Nathan Gardels is the editor-in-chief of Noema Magazine.
Events this week on opposite sides of the planet offered a glimpse of what a post-American world might look like. In Bonn, Germany, nations of the world gathered together at a summit to chart the path ahead on fighting climate change through implementing the Paris accord, which U.S. President Donald Trump has rejected. At the APEC meeting in Danang, Vietnam, 11 Pacific Basin countries, led by Japan, decided to push ahead on a multilateral trade agreement that would substitute for the Trans-Pacific Partnership that the Trump administration has pulled out of.
A year into his presidency, Trump and his “America first” policies at home have yet to yield any significant benefits for the “left behind” he championed during his election campaign. Abroad, it appears that it is America itself that is being left behind.
“During President Donald Trump’s first official Asia tour,” Richard Javad Heydarian writes from Manila, “the precipitous erosion of America’s decades-long hegemony in the region has been painfully apparent.” Heydarian notes how the U.S. presence in Asia is becoming critically unbalanced. “While America continues to maintain a significant military edge over its closest rivals, it’s gradually losing the main battle that is defining this century: trade and investment,” he says. “Meanwhile, China is busy shaping the world in its own image with verve and vigor. In a surreal twist of events, a communist regime has now emerged as the unlikely guardian of globalization and multilateral diplomacy.”
Evaluating Trump’s 12-day Asia tour, former Australian Prime Minster Kevin Rudd also sees that America’s retreat means that other nations will set the agenda. “The U.S. has ceded regional economic leadership separately to China and Japan for the foreseeable future at least,” he writes. Inevitably, the economic fate of the region bleeds over into security issues. “There is also the question of how to manage the danger of a broader bifurcation of the region between Chinese and American spheres of influence,” Rudd warns. “Such a process is inherently destabilizing. Indeed, regional governments are feeling the pressure to choose.”
Rudd’s concern brings to mind a wise adage from Singapore’s former foreign minister George Yeo: “While Asian countries might value the U.S. as a friend, no one wants China as an enemy.” Rudd’s advice for escaping this dilemma is “to form a more resilient regional security architecture that escapes brittle, binary strategic choices.”
On this score, the incipient “Indo-Pacific” strategy trotted out by Trump on his tour is moving in the opposite direction. As Gurpreet S. Khurana writes from New Delhi, “‘Indo-Pacific,’ as Trump uses it, implies a new configuration in which India and America, along with the other major democratic nations in Asia — Japan and Australia especially — join to contain China’s growing influence in an updated version of the Cold War.”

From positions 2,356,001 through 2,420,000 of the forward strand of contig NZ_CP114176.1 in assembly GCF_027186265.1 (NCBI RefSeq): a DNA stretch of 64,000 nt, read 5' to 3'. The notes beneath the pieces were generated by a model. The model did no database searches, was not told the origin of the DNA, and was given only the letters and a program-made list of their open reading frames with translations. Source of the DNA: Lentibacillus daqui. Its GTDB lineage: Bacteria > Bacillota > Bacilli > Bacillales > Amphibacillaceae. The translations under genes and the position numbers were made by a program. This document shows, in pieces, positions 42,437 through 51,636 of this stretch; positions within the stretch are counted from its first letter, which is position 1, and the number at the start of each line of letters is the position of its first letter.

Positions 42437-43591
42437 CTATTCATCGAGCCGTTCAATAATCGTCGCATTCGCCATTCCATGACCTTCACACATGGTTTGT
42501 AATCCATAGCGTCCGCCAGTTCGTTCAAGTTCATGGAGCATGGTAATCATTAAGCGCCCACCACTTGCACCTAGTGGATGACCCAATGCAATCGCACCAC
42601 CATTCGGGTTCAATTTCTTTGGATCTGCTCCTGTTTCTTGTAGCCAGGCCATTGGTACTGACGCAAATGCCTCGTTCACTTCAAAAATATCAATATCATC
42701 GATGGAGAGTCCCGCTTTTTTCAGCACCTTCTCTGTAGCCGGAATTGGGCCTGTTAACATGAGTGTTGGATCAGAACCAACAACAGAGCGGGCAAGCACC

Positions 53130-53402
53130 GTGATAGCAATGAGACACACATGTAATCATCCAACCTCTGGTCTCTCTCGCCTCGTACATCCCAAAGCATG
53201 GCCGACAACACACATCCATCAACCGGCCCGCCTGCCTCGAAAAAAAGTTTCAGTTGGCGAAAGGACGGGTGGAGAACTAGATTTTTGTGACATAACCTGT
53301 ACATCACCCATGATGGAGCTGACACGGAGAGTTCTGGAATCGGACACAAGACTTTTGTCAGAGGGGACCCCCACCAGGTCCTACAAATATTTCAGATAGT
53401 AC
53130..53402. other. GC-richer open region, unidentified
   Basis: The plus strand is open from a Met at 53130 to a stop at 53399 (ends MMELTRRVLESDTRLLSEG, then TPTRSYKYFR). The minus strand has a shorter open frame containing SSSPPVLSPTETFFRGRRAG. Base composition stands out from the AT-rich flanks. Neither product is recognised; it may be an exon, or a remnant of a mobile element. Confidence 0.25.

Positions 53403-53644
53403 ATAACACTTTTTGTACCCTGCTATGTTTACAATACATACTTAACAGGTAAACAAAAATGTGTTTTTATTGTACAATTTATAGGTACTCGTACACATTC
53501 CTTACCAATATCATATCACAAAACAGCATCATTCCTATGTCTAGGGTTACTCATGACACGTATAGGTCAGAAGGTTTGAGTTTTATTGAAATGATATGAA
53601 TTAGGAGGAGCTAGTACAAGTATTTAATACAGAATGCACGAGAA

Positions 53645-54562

A captain in the Indian Navy and a maritime strategist, Khurana is credited with first using the term “Indo-Pacific” in a 2007 essay. Since both China and Japan get around 80 percent of their oil supplies through the Malacca Strait, he argues, the Indian Ocean area and the western Pacific should be considered one integrated region. And, as both the Indian and Chinese economies are among the fastest-growing in the world, tighter links between South and East Asia will inexorably develop.
But Trump’s twist of the concept, says Khurana, “departs significantly from its original meaning and intent. My intention was to re-conceptualize how Asian nations are actually linked together from the Indian Ocean to the Pacific, and I wanted to emphasize the overarching goal of preserving global and regional stability through commercial and strategic maritime cooperation. It was not meant as the opposite — a geopolitical framework that divides Asia into friends and enemies.”
He concludes: “The aim ought to be building common prosperity in these linked regions. Otherwise, the region will become yet another theater of the ‘Thucydides Trap,’ in which rising and established powers fight to impose their dominance.”
ADVISORY COUNCIL: Jacques Attali, Shaukat Aziz, Gordon Brown, Fernando Henrique Cardoso, Jack Dorsey, Mohamed El-Erian, Francis Fukuyama, Felipe Gonzalez, John Gray, Reid Hoffman, Fred Hu, Mo Ibrahim, Alexei Kudrin, Pascal Lamy, Kishore Mahbubani, Alain Minc, Dambisa Moyo, Laura Tyson, Elon Musk, Raghuram Rajan, Nouriel Roubini, Nicolas Sarkozy, Gerhard Schroeder, Peter Schwartz, Amartya Sen, Jeff Skoll, Michael Spence, Joe Stiglitz, Larry Summers, George Yeo, Fareed Zakaria, Ernesto Zedillo, Zheng Bijian, Marek Belka, Tony Blair, Jacques Delors, Niall Ferguson, Anthony Giddens, Otmar Issing, Mario Monti, Robert Mundell, Peter Sutherland, Guy Verhofstadt, James Cameron